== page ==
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A transport network, or transportation network is a network or graph in geographic space, describing an infrastructure that permits and constrains movement or flow. Examples include but are not limited to road networks, railways, air routes, pipelines, aqueducts, and power lines. The digital representation of these networks, and the methods for their analysis, is a core part of spatial analysis, geographic information systems, public utilities, and transport engineering. Network analysis is an application of the theories and algorithms of Graph theory and is a form of proximity analysis.
The applicability of graph theory to geographic phenomena was recognized as an early date. In fact, many of the early problems and theories undertaken by graph theorists were inspired by geographic situations, such as the Seven Bridges of Königsberg problem, which was one of the original foundations of graph theory when it was solved by Leonhard Euler in 1736.
In the 1970s, the connection was reestablished by the early developers of geographic information systems, who employed it in the topological data structures of polygons (which is not of relevance here), and the analysis of transport networks. Early works, such as Tinkler (1977), focused mainly on simple schematic networks, likely due to the lack of significant volumes of linear data and the computational complexity of many of the algorithms. The full implementation of network analysis algorithms in GIS software did not appear until the 1990s, but rather advanced tools are generally available today.
Network analysis requires detailed data representing the elements of the network and its properties. The core of a network dataset is a vector layer of polylines representing the paths of travel, either precise geographic routes or schematic diagrams, known as edges. In addition, information is needed on the network topology, representing the connections between the lines, thus enabling the transport from one line to another to be modeled. Typically, these connection points, or nodes, are included as an additional dataset.
Both the edges and nodes are attributed with properties related to the movement or flow:
A wide range of methods, algorithms, and techniques have been developed for solving problems and tasks relating to network flow. Some of these are common to all types of transport networks, while others are specific to particular application domains. Many of these algorithms are implemented in commercial and open-source GIS software, such as GRASS GIS and the Network Analyst extension to Esri ArcGIS.
One of the simplest and most common tasks in a network is to find the optimal route connecting two points along the network, with optimal defined as minimizing some form of cost, such as distance, energy expenditure, or time. A common example is finding directions in a street network, a feature of almost any web street mapping application such as Google Maps. The most popular method of solving this task, implemented in most GIS and mapping software, is Dijkstra's algorithm.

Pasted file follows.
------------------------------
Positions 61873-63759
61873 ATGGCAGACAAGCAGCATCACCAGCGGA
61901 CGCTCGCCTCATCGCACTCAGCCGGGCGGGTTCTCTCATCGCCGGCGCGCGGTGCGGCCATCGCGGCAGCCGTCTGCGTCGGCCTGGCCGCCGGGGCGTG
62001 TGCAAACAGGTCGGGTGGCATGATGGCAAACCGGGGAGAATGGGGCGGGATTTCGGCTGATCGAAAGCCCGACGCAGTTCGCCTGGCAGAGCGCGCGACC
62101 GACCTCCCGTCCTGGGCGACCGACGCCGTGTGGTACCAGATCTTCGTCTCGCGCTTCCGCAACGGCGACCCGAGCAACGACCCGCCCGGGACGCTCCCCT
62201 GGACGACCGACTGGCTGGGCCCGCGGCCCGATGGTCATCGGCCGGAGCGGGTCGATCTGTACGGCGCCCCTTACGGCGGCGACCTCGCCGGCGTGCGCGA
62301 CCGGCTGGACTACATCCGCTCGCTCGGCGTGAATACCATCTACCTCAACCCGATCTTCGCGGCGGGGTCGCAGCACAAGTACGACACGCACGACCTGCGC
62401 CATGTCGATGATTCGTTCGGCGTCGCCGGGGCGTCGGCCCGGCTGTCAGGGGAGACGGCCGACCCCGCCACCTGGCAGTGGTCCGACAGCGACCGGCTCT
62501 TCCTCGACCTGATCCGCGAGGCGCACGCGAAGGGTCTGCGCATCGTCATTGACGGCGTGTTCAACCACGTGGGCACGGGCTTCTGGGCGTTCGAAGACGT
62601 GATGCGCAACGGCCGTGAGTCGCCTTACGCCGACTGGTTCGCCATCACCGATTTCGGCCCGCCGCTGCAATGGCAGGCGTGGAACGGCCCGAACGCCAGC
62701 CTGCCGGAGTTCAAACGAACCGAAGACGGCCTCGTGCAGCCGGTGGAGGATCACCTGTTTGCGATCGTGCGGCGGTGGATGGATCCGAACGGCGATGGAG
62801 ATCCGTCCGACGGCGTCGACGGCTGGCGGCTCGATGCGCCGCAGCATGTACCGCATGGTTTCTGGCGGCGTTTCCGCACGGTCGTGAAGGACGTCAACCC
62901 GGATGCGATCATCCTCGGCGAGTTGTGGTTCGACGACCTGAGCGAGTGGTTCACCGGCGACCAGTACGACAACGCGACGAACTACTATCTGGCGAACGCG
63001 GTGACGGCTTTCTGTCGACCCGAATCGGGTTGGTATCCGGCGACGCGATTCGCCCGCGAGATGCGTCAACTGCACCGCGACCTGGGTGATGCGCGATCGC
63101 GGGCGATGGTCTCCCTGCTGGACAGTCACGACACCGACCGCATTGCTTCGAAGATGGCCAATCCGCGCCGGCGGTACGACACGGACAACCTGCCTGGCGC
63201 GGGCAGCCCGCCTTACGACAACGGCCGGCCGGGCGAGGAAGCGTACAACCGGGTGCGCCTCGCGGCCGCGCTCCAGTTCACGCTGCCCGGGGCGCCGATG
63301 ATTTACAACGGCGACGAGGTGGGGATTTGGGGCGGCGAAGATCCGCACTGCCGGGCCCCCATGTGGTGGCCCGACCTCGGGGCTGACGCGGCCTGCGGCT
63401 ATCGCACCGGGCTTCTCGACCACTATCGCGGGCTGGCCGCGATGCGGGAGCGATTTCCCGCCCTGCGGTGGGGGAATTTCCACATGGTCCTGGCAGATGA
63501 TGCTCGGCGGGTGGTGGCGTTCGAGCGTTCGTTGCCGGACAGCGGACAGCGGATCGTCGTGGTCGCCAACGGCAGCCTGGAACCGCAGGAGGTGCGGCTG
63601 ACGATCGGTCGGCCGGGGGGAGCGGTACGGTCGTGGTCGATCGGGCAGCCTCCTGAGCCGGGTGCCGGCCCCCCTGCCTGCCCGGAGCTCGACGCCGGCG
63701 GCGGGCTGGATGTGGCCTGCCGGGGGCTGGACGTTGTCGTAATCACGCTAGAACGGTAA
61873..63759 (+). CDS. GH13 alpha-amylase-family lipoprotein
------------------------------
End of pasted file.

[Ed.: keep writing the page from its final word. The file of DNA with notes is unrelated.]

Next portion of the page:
In addition to the basic point-to-point routing, composite routing problems are also common. The Traveling salesman problem asks for the optimal (least distance/cost) ordering and route to reach a number of destinations; it is an NP-hard problem, but somewhat easier to solve in network space than unconstrained space due to the smaller solution set. The Vehicle routing problem is a generalization of this, allowing for multiple simultaneous routes to reach the destinations. The Route inspection or "Chinese Postman" problem asks for the optimal (least distance/cost) path that traverses every edge; a common application is the routing of garbage trucks. This turns out to be a much simpler problem to solve, with polynomial time algorithms.
This class of problems aims to find the optimal location for one or more facilities along the network, with optimal defined as minimizing the aggregate or mean travel cost to (or from) another set of points in the network. A common example is determining the location of a warehouse to minimize shipping costs to a set of retail outlets, or the location of a retail outlet to minimize the travel time from the residences of its potential customers. In unconstrained (cartesian coordinate) space, this is an NP-hard problem requiring heuristic solutions such as Lloyd's algorithm, but in a network space it can be solved deterministically.
Particular applications often add further constraints to the problem, such as the location of pre-existing or competing facilities, facility capacities, or maximum cost.
A network service area is analogous to a buffer in unconstrained space, a depiction of the area that can be reached from a point (typically a service facility) in less than a specified distance or other accumulated cost. For example, the preferred service area for a fire station would be the set of street segments it can reach in a small amount of time. When there are multiple facilities, each edge would be assigned to the nearest facility, producing a result analogous to a Voronoi diagram.
A common application in public utility networks is the identification of possible locations of faults or breaks in the network (which is often buried or otherwise difficult to directly observe), deduced from reports that can be easily located, such as customer complaints.
Traffic has been studied extensively using statistical physics methods.